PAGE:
Thursday, 19 April 2012

Boston Day 2 - largely spent in Cambridge

Last night I posed the question to myself - since there was no-one else around - is it possible to walk from South End to Cambridge? Now, we're not talking 'The Fens' here: this was simply wondering whether it was possible, practical and even advisable to walk through Boston and across the Charles River to my planned visit to the Special Collections Archive in MIT's Hayden Memorial Library.

I am very delighted to say that the answer's a very resounding 'yes'. a walk up Dartmouth, across Copley Square and along Newbury (replete with Ben Sherman, Lush, Jack Wills  and a number of other very recognisable brands from home) took me to Massachusetts Avenue and a stroll over the bridge in the sunshine. I arrived way too early at MIT, so strolled around the campus. There's money here: BIG money. Most of the buildings aren't very old by European Standards so there's a comparison with Brunel - but it quickly ends. There's no sense of make do and mend on this side of the Charles: everything's endowed; everything looks plentiful and there's a significant air of confidence. One echo of my Brunel experience is the clear sign that China's Rising. Every second or third student seems to be Chinese or of Chinese extraction. They're bright, conscientious, eager to pick up western methodology and, most of all, they can pay for the best education money can buy.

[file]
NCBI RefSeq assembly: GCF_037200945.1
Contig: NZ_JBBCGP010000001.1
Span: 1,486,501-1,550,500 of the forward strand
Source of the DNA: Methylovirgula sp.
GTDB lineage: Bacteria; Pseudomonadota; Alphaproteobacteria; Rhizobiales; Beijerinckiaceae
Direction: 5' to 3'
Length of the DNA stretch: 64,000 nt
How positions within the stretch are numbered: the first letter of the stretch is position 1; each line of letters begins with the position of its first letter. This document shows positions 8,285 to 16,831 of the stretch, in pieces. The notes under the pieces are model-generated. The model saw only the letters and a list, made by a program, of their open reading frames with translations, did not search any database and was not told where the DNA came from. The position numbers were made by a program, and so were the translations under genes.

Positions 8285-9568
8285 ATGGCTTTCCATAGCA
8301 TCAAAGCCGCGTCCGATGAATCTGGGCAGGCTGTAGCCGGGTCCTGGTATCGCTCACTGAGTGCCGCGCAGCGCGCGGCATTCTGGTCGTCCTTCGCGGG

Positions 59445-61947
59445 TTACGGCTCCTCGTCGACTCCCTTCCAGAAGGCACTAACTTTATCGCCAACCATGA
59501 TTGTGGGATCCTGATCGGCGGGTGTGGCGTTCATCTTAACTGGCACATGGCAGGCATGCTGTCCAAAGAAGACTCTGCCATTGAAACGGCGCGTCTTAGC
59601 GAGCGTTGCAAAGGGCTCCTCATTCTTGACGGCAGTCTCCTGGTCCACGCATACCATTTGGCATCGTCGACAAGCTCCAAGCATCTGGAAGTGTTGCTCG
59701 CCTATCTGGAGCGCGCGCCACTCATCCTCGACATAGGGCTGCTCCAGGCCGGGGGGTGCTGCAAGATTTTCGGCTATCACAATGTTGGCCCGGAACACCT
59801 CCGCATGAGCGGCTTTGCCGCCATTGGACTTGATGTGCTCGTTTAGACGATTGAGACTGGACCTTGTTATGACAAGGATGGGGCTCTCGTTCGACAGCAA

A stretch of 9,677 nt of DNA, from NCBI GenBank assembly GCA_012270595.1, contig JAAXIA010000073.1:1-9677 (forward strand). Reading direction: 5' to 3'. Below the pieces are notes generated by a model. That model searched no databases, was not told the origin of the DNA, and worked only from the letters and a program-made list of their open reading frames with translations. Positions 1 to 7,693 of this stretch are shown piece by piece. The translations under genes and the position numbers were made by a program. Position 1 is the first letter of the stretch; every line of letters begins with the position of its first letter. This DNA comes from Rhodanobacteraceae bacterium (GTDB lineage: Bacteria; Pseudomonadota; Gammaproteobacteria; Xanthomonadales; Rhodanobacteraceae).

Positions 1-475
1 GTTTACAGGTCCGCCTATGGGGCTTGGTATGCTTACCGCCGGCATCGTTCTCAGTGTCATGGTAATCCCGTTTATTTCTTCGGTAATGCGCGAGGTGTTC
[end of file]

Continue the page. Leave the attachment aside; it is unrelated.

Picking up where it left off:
I was really surprised to find that this renowned institute of technology has a faculty of Arts, humanities and Social Sciences. it seems that back in the 50s, there was belated recognition that even the nation's leading scientific brains needed a balance of liberal arts to round them out. So I've just spent today rooting through the archive of the man who brought arts to MIT - Jim Killian - an enlightened college president and one-time adviser to President Eisenhower.

It was good to be back looking at primary sources. There's a real frisson when you pick up documents hand-written by Dick Nixon, 'DE' and even John Kennedy. Today didn't reveal anything massively startling, but did add a few jigsaw pieces and filled in some gaps on who knew who when - and who was talking about what to whom.


I repeated my walk back this afternoon, and suspect I had a stupid grin on my face all the way. People do walk in Boston - and they jog and they cycle and unlike virtually every other American city I've been to, this is foot-friendly. It has been a good day in a great city spent doing something I love - even if I was wide awake at 5.15am!

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